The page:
• Why should I bust my hump writing novels for which I already know the major twists and ending?
  • Why not write and enjoy the story as an outline, then
  • Pass it on to someone else to fill in the blanks.

Of course, your theory might vary, and that’s fine.

Along Came A Spider

Oh, sorry. Not a spider. That’s Patterson. I meant to write Along Came Writing Into the Dark.

I stumbled on Dean Wesley Smith’s site in early 2014. Back then it was much like the Journal is today: informative vs. promotional.

Outlining and following the other myths didn’t work. I’d proven that to myself.

So I took a deep breath and tried the concept Dean was pushing. Oddly (and encouragingly) he was getting no personal benefit from informing others about what he called “writing into the dark.”

Despite my skepticism, it worked. I wrote my first-ever novel, Leaving Amarillo, in 28 or 29 days. Then I wrote (to date) 83 more.

And I finally DID write that novel I had outlined, but only from the concept, not from the outline. I had long-since trashed the outline.

The novel is titled The Day the Earth Shuddered and Went Dark. I finished it in around thirty days and published it on October 1, 2016. It was my 19th novel.

If you currently plan ahead or outline and it “works” for you, go for it with my personal blessing.

But if you often find yourself stuck or bored with the story or abandoning the novel, consider writing it without an outline. The technique is the most freeing thing I’ve personally ever found. That’s why I pass it along or pay it forward.

Writing Into the Dark isn’t only freeing, it’s exhilarating. And if you’re a fiction writer, it’s the most fun you can have with your clothes on.

Of Interest

Peak Fake: A Scam Website Impersonating Macmillan Publishers Read this and PG’s comments

Bestselling Author Troy Lambert Tells All

Editing Observations THIS. Read this.

Editing and Reading Observations… Part Two This is pretty good too.

Editing and Reading Observations… Part 3 Frankly, this one is light on substance and heavy on promotion

The Numbers

The Journal……………………………… 1270

Writing of Blackwell Ops 19: Sam Thurston

Day 1…… 2843 words. To date…… 2843

Fiction for January……………………. 75589
Fiction for 2024…………………………. 75589
Fiction since October 1…………… 378634
Nonfiction for January……………… 20460
Nonfiction for 2024…………………… 20460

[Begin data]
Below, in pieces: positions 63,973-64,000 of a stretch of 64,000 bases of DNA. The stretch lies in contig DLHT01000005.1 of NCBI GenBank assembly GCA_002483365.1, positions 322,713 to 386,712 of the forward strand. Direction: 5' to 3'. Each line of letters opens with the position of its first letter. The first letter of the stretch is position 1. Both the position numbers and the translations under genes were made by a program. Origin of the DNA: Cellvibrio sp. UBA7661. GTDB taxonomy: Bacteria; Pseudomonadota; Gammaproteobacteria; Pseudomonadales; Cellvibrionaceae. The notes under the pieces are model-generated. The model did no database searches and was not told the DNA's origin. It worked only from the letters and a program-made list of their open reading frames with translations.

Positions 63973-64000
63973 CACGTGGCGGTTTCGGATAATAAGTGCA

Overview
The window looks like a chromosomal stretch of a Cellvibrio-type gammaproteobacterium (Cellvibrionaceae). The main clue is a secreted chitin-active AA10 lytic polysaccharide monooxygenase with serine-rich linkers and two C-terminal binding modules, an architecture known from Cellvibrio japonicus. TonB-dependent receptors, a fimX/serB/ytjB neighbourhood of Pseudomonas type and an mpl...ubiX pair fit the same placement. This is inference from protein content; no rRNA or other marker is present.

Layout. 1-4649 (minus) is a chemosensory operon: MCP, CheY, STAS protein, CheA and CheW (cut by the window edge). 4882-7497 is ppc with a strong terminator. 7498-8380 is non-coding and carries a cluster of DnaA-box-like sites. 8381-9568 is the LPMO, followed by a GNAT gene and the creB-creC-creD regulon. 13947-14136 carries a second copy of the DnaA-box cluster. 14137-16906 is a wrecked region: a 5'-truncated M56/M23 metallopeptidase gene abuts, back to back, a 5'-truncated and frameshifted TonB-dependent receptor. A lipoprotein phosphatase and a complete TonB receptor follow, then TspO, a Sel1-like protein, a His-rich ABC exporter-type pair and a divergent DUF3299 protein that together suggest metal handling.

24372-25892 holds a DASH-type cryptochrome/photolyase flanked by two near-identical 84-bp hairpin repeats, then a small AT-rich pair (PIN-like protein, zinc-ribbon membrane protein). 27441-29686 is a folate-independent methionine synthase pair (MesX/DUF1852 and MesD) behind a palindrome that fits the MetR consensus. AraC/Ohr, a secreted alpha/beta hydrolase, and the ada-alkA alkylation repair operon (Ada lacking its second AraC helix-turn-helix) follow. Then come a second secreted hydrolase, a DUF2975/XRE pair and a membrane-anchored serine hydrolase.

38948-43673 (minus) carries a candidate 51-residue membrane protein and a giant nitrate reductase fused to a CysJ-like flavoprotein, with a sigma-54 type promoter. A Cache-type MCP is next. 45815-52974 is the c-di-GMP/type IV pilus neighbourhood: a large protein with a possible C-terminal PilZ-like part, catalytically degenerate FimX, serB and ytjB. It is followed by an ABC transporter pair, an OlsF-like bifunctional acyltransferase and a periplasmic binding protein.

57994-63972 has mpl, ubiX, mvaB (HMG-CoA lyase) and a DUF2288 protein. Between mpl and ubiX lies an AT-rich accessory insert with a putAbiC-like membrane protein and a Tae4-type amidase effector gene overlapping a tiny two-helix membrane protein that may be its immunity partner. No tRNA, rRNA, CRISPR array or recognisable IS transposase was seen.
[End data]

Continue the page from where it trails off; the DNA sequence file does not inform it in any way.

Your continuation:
2024 consumable words…………… 96049

2024 Novels to Date……………………… 2
2024 Novellas to Date…………………… 0
2024 Short Stories to Date……………… 0
Novels (since Oct 19, 2014)…………… 84
Novellas (since Nov 1, 2015)…………… 9
Short stories (since Apr 15, 2014)…… 238
Short story collections…………………… 31

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Disclaimer: I am a prolific professional fiction writer. On this blog I teach Writing Into the Dark and adherence to Heinlein’s Rules. Unreasoning fear and the myths of writing will slow your progress as a writer or stop you cold. I will never teach the myths on this blog.

6 thoughts on “Why I Don’t Follow or Advance the Myths”

  1. In the fanfiction community the myths hold sway too, and boy are they entrenched deep. Overall it is a very positive place but if people (just like in original fiction writing) deviate from what is ‘common sense’ (as one person told me a few years back) they get told they won’t get many reads (or hits, which seems to be the ‘currency’ to many fanfiction writers, giving them motivation instead of actually enjoying writing).
    I find many fanfiction writers also believe, if they want to ‘turn pro’ they need to allow editors to touch their work, write to market, get a story developmental editor (whatever that is) and this scares a lot away from writing original stories (but many simply do just enjoy writing fanfic more).
    No matter where you turn, the myths are there. Whether in professional circles or in hobbyist ones.

    • “No matter where you turn, the myths are there. Whether in professional circles or in hobbyist ones.”

      Yep. That’s the frustration I bear. You can talk ’til you’re blue in the face and offer a chain-breaking technique that costs absolutely nothing and will enable writers to write both More and Better stories, and they just turn away, arms folded over their chest, like you’re trying to put one over on them. Sigh.

      • Not to mention, as they do it, many act high and superior because they are ‘real’ artists for struggling and ‘bleeding’ for their craft.
        If that’s what being an artist truly means, I’d rather just have fun and be a ‘hack’. No sense in doing something if you’re not getting any enjoyment from it in my opinion, especially when no one is forcing you to write those pages in the first place.

  2. Great blog as always, Harvey. Thanks for the continued encouragement. Your theory about Patterson is interesting. In a way he sort of has the dream job; all creating, very little actual typing. 😄 If only I could make money just making up characters and writing outlines. Kidding. I’d rather write into the dark.

    • Me too. If I couldn’t just dive off and run through the story with the characters, I’d find something else fun to do.